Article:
Rumours soon surfaced of Majestic’s interest and were confirmed within weeks.

Cosa ci guadagna Majestic?

Vagabond’s setbacks proved to be a perfect storm. However, it remains a popular proposition and one can see why it was highly attraction to Majestic, not only for the increasing focus the specialist retailer has placed its on-trade arm, Majestic Commercial. This was founded as a special division of the business in 2010 to cater to corporate business, supplying the on-trade businesses with one-of-a-kind wine lists.

The management team took a strategic decision to target more prestigious on-trade accounts, undertaking a big review of its wine range, similar to that it had made across its off-trade division the previous year, which revamped around 65% of its product range.

Last September, Majestic’s chief operating offer Rob Cooke told db that the on-trade arm had been doing “phenomenally well”. He explained that despite the cost-of-living crisis, people weren’t necessarily cutting back when eating out, but were “making the most of that experience”, and although frequency might be down “a bit in the on-trade”, the average spend and quality of consumption had remained “very consistent”.

In January it reported a “surge” in B2B sales through Majestic Commercial over the Christmas trading period, and the division now accounts for 12% of revenue, up from around 10%, having grown its customer base of  3,000 pubs, bars, restaurants and other hospitality venues “pretty quickly” over the past two years.

The obvious synergy, of course, is for Vagabond to switch supply to Majestic’s on-trade arm Majestic Commercial – or at least a proportion of it and while it is still very early days, db’s sources say that this would be considered from a consumer perspective.

However, db understands that Majestic will retain the Vagabond name and brand, and the hybrid bar/retail business will continue to operate as it does now under the leadership of managing director Matt Fleming, who has been in the role since 2021.

It’s too early for the new owners to have determined targets on opening more stores, but sources note that there may be scope to open bars in other major cities if the right opportunities arise.

Il modello ibrido è certamente in sintonia con i punti di forza di Majestic in termini di servizio al cliente e di conoscenza: ha già dichiarato che "svilupperà ulteriormente l'offerta di entrambe le società di qualifiche Wine and Spirit Education Trust (WSET) per i colleghi e i clienti".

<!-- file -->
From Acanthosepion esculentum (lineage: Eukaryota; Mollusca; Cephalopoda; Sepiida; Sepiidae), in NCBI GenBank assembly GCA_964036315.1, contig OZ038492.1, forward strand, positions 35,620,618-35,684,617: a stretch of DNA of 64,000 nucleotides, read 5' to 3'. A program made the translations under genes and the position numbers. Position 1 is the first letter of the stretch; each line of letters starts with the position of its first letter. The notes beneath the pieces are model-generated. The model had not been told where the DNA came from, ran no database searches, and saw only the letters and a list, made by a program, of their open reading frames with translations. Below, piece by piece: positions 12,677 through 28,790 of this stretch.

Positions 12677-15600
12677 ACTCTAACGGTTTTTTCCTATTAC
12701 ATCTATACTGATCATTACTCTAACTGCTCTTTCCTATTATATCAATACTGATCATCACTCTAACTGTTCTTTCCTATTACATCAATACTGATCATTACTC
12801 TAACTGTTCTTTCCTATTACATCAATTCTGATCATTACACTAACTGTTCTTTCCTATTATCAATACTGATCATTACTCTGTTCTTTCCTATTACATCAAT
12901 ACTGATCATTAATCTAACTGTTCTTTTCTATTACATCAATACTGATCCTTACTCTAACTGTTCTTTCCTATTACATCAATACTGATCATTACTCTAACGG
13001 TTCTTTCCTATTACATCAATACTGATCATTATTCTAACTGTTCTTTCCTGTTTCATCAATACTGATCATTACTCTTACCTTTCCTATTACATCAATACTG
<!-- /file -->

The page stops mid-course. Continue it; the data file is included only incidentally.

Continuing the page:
However – as Majestic points out, the acquisition also gives it the opportunity to grow its customer base. Sources note that Vagabond has more than 400,000 people on their database, which could help Majestic to engage with a younger demographic of wine consumers and enhance its proposition.

In some ways, ironically, the new acquisition chimes with a pronouncement from Rowan Gormley who told db in 2019 that the future of retail was increasingly about “an experience rather than flogging wine”. However, while Gormley clearly didn’t think this necessarily meant bricks-and-mortar store formats, the current Majestic team has very clearly marked this as the way forward.

Si tratta di un segnale di ulteriore consolidamento in arrivo?

Majestic has surprised people before – firstly when it bought online wine subscription business Naked Wines in 2015 for £70 million and appointed Rowan Gormley as its CEO, then its shock change of tack four years later in March 2019 when, having build up the business, the management under Gormley announced it was divesting  some – if not all – of its UK retail business in order to fund Naked Wine’s online expansion. I suspect it would rather this incident remained forgotten.

The new Vagabond acquisition doesn’t look quite as counter-intuitive as the Naked one did. For starters, it is far more in keeping with the way the Majestic business has been developing – opening more stores, focusing on customer engagement and appealing to a wider demographic, while also boosting its commercial business by looking for more upmarket accounts in the on-trade.

Sembra una soluzione sensata e, sebbene rimangano ancora molte domande da risolvere, non ultimo l'effetto che avrà sui fornitori di Vagabond, sarà interessante vedere come si svilupperà.